Frozen Mars North Pole Ice Patterns Observed by HiRISE

Article written: 11 Oct , 2008
Updated: 24 Dec , 2015

As the Phoenix Mars lander will agree, it’s cold near Mars’ North Pole. Phoenix is currently seeing the winter frost encroach on its location, bright patches of ice appearing on the rocks surrounding it. Another sure sign of winter at this high latitude is the loss of light; soon day will turn to night, forcing Phoenix to enter a Sun-deprived coma. But as one Mars mission draws to a close, other missions continue their diligent watch over the planet 24/7. One such mission is NASA’s Mars Reconnaissance Orbiter (MRO), using its High Resolution Imaging Science Experiment (or HiRISE for short) to pick out the tiny surface features on the Red Planet from around 320 km (200 miles) above.

As winter sets in on the Martian northern hemisphere, HiRISE continues to capture some stunning images of the translucent icy surface…

Mars dune detail showing the southwesterly dominant wind direction (NASA/JPL/HiRISE)

Mars dune detail showing the southwesterly dominant wind direction (NASA/JPL/HiRISE)

These images were acquired at the end of August by HiRISE, and it is evident there was plenty of ice on the surface of this northern region. The MRO was making a pass over a geographical latitude of 77° when these pictures were taken, capturing the complex cracking of translucent surface ice, contrasting with the dark sand of a vast number of barchan dunes, a feature we often observe on Earth as well as on Mars. Phoenix landed at 68° latitude, a little further south than these HiRISE images, but it can be seen there is a lot more ice for that time of the year only 10° further north of Phoenix’s location (after all, no surface frost was observed by the lander in August).

It is thought that the bright areas of ice in the image above comes from surface frost deposited the previous year, but the polar temperatures remained so cold throughout the Martian summer that the frost didn’t sublimate into the thin atmosphere. So, the surface ice remained throughout the year, gradually undergoing physical changes, creating a polygonal texture when viewed from orbit. The texture was probably down to temperature variations, stressing and cracking the ice.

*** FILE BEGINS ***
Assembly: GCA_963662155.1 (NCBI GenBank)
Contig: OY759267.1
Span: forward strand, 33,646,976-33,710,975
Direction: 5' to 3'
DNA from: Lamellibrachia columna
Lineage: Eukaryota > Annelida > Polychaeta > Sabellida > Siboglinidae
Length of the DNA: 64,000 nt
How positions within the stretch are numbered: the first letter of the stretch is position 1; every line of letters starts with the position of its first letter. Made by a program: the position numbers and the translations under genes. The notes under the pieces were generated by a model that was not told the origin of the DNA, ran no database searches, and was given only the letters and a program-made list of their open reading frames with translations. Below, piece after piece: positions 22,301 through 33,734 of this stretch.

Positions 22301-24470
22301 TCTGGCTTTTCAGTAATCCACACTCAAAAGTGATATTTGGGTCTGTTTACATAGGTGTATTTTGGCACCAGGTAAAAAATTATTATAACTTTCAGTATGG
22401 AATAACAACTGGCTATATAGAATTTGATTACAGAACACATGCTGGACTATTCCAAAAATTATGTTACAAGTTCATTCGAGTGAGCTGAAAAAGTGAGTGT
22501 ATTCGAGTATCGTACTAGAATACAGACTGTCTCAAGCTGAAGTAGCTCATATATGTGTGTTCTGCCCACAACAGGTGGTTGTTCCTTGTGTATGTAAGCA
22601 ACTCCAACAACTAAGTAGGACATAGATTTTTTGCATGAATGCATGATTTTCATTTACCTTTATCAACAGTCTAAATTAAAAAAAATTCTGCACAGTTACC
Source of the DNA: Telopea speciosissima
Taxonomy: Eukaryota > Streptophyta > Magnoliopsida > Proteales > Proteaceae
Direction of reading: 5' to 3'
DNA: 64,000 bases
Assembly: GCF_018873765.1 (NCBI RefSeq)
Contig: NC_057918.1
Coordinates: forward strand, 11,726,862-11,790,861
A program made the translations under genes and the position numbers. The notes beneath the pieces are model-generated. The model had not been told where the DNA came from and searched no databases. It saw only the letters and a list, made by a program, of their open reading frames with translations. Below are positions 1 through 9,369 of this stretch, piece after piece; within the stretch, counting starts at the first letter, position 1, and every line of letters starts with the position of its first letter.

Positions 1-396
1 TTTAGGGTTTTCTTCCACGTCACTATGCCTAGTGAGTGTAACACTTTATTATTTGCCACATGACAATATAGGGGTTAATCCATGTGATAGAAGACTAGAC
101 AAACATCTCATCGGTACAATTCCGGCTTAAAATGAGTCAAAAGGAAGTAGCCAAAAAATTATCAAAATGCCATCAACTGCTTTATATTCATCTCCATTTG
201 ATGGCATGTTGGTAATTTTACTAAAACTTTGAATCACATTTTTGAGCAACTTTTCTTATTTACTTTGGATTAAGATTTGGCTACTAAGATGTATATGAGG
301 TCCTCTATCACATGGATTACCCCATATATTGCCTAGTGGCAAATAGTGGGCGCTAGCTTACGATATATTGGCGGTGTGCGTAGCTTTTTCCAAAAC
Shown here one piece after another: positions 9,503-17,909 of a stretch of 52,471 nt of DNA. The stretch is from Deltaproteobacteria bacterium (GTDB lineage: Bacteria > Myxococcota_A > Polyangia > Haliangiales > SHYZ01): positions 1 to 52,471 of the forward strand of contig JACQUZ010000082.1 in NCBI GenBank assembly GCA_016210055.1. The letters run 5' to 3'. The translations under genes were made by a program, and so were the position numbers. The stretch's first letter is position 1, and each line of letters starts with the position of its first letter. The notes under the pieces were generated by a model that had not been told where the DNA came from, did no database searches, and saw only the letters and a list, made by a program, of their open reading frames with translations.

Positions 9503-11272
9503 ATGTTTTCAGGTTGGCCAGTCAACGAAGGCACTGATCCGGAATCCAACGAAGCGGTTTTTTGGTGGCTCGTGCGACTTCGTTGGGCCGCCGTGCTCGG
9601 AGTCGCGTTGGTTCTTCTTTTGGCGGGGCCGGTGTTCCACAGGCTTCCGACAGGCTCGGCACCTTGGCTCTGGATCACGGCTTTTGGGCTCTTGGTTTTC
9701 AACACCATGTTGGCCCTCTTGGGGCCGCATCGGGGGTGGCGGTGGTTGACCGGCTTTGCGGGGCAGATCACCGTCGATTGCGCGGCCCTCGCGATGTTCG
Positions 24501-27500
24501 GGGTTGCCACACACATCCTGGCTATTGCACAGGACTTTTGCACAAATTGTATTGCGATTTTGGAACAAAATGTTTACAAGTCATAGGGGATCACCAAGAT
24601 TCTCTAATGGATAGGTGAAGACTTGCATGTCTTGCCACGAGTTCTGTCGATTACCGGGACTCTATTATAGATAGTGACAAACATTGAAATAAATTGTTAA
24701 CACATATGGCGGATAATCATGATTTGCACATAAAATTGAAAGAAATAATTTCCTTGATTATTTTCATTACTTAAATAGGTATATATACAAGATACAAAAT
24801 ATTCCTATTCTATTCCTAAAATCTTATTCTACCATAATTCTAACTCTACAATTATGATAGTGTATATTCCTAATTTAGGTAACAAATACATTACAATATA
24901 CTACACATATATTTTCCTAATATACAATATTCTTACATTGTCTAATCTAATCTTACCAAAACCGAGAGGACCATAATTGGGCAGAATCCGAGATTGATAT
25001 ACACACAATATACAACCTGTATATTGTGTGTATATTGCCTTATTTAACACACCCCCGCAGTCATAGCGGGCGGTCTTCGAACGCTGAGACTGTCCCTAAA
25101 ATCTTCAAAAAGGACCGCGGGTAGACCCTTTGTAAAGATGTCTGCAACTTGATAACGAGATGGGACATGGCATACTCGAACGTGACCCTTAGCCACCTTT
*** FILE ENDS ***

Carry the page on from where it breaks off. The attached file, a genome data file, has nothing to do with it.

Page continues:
» See the full resolution region imaged by HiRISE (very long 512×12649px .jpg image)…

Looking at the detail of the sand dunes, it becomes apparent that the dunes are still active despite the icy surroundings. The streaks of loose sand appear to indicate a dominant southwesterly wind direction.

Source: HiRISE

8 Responses

  1. fixwhatyoubroke says


  2. Joel R. van Lennep says

    The barchans as shown in the closeup image are very interesting, even beautiful. However, the full-view HiRISE strip is a pretty good candidate to be the most boring thing ever shown on the internet. It’s a matter of perspective, I guess.

  3. fixwhatyoubroke says

    ‘Joel’-your comment is a pretty good candidate to be the most boring thing ever said on the internet. It’s a matter of perspective, I guess.

  4. alandee says

    It looks weirdly smooth and flat between the ice dunes ! From my perspective, an excellent piccy !

  5. watchful stone guardian says

    No matter how much I stare at this photo it still looks like a close-up photo of bits of blue plastic in the sunlight on a white carpet. I just can’t get a grasp of the scale.

  6. MarsLuverDST says

    there ARE sand dunes on mars!!!

  7. MarsLuverDST says

    wheres MarsLuverJBMA?!

  8. MarsLuverDST says

    yo MarsLuverARA, i likey the 1st picture! :et’s use that one 😀

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